The ship was disassembled and raised piece by piece. The waterlogged oak timbers were well preserved, but the iron fasteners holding the ship’s hull planking together had largely corroded. Wooden nails, called treenails, were the other main type of fastener used to hold the ship together. These were better preserved and had to be sawn by the archaeologist in order to separate the pieces of the ship.
In order to understand a complex object like the Newport Ship, it is important to examine, measure and record details of the size and shape of both the whole ship and its individual components.
To accomplish this task in the field, archaeologists use a variety of tools and technologies, including site drawings, photography, and high-technology survey equipment and photogrammetry.
In the ship centre, archaeologists are creating detailed records of each ship timber and artefact using contact digitizers and laser scanners.
Both of these tools create three dimensional records that are visible in computer aided design (CAD) software. The drawings and scans are accurate and allow archaeologists to document and examine construction features and builder’s marks. Archaeological illustration, a more traditional hand recording technique, is also used to record finely worked objects, whose important, yet minute surface detail might be missed by cameras or laser scanners.
Hundreds of amazing artefacts were recovered during the excavation of the Newport Ship. Items like the pulley blocks and rigging elements were used during the working life of the ship. A range of leather shoes were found, including a patten, a sort of overshoe made from wood and metal. An archer’s wrist guard and a brass strip (probably from a helmet), both with Latin inscriptions, were found during the excavation. Other items include Portuguese coins and ceramics.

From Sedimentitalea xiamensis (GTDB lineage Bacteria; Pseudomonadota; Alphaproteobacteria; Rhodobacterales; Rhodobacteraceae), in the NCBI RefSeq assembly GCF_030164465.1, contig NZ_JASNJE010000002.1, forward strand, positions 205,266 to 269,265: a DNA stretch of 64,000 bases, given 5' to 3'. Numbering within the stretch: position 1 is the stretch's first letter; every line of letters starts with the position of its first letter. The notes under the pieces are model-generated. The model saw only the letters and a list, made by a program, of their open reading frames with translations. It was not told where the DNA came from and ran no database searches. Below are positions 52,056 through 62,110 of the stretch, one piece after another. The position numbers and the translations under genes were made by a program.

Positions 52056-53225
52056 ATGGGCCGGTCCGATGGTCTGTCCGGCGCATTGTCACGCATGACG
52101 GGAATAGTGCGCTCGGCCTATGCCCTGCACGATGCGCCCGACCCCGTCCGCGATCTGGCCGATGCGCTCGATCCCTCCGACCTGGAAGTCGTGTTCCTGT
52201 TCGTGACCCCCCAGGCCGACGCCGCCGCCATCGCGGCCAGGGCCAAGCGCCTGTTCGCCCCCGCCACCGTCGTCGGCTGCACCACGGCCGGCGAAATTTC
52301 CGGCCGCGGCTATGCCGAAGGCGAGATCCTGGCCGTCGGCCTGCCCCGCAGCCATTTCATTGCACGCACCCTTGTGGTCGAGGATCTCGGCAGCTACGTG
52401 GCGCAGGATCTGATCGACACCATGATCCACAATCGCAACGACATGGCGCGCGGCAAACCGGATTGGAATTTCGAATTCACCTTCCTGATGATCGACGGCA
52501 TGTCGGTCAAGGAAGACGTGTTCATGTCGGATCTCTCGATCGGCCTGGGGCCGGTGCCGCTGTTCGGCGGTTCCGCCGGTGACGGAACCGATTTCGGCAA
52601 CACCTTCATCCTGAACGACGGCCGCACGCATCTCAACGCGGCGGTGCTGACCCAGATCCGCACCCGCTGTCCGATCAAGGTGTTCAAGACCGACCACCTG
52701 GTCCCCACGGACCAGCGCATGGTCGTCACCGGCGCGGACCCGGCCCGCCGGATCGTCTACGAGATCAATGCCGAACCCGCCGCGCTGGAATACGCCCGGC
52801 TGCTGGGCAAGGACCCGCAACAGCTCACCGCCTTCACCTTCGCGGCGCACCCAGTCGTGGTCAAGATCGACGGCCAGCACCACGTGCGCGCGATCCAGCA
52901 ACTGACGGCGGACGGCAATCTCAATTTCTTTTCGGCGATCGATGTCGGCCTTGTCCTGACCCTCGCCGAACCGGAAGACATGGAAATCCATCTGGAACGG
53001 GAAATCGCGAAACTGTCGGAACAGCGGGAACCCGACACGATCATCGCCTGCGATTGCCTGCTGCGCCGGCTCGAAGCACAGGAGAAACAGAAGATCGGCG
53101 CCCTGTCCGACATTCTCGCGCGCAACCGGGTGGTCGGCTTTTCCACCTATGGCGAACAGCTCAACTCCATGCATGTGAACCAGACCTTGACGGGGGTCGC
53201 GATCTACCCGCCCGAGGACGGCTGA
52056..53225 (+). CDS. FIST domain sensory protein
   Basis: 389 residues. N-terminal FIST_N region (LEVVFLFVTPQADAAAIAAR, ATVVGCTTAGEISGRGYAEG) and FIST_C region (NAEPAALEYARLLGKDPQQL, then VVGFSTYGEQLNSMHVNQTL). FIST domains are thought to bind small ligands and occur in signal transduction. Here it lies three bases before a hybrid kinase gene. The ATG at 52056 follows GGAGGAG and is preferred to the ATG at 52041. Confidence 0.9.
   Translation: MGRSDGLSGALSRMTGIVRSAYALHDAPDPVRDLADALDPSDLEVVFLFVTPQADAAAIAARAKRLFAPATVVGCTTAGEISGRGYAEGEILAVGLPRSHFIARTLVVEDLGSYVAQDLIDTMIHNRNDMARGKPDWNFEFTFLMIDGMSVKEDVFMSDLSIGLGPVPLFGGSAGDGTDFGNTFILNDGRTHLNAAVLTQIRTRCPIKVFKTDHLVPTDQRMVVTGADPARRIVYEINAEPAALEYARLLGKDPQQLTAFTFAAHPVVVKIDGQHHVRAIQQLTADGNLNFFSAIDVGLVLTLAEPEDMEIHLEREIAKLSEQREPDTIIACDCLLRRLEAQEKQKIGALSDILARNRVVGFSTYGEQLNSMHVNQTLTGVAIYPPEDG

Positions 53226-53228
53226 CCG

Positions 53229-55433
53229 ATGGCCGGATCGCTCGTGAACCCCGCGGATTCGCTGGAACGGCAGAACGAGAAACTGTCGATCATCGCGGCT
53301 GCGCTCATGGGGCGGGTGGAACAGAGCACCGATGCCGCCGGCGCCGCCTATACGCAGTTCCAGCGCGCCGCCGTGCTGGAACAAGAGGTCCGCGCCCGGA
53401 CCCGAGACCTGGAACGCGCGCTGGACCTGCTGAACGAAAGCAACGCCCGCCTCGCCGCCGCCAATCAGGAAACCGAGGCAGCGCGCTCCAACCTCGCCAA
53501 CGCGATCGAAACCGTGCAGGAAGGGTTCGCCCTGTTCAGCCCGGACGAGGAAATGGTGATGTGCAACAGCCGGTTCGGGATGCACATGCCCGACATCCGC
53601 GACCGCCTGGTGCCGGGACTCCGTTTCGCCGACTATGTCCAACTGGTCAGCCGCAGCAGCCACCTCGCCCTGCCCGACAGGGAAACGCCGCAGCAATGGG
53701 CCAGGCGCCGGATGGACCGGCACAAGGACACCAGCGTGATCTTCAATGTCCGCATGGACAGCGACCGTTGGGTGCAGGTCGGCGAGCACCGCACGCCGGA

One of the most important objects is a silver French coin, found purposely inserted into a small rebate in the keel. The coin was placed in a small hole early on in the ship’s construction. Experts have dated the coin to the late 1440s.
Finely carved wooden combs, bowls and a wooden gaming piece show the high level of skill of medieval craftsmen. The waterlogged condition of the site helped to preserve many of the organic items.
Conservation at the ship centre involves the cleaning and stabilisation of materials found during the ship excavation. After evaluating an object, the conservators work carefully to remove corrosion and clay in order to uncover the original surface detail. They use tools like x-ray machines and CT scanners to look inside objects without damaging them. This is especially useful for composite objects like the ship’s pump, which is made from wood, leather and iron.
Some objects are cleaned mechanically with tools, while others are cleaned by hand or with chemicals. Different materials call for different techniques. You might be surprised to learn that the most commonly used chemical in the ship centre is fresh water.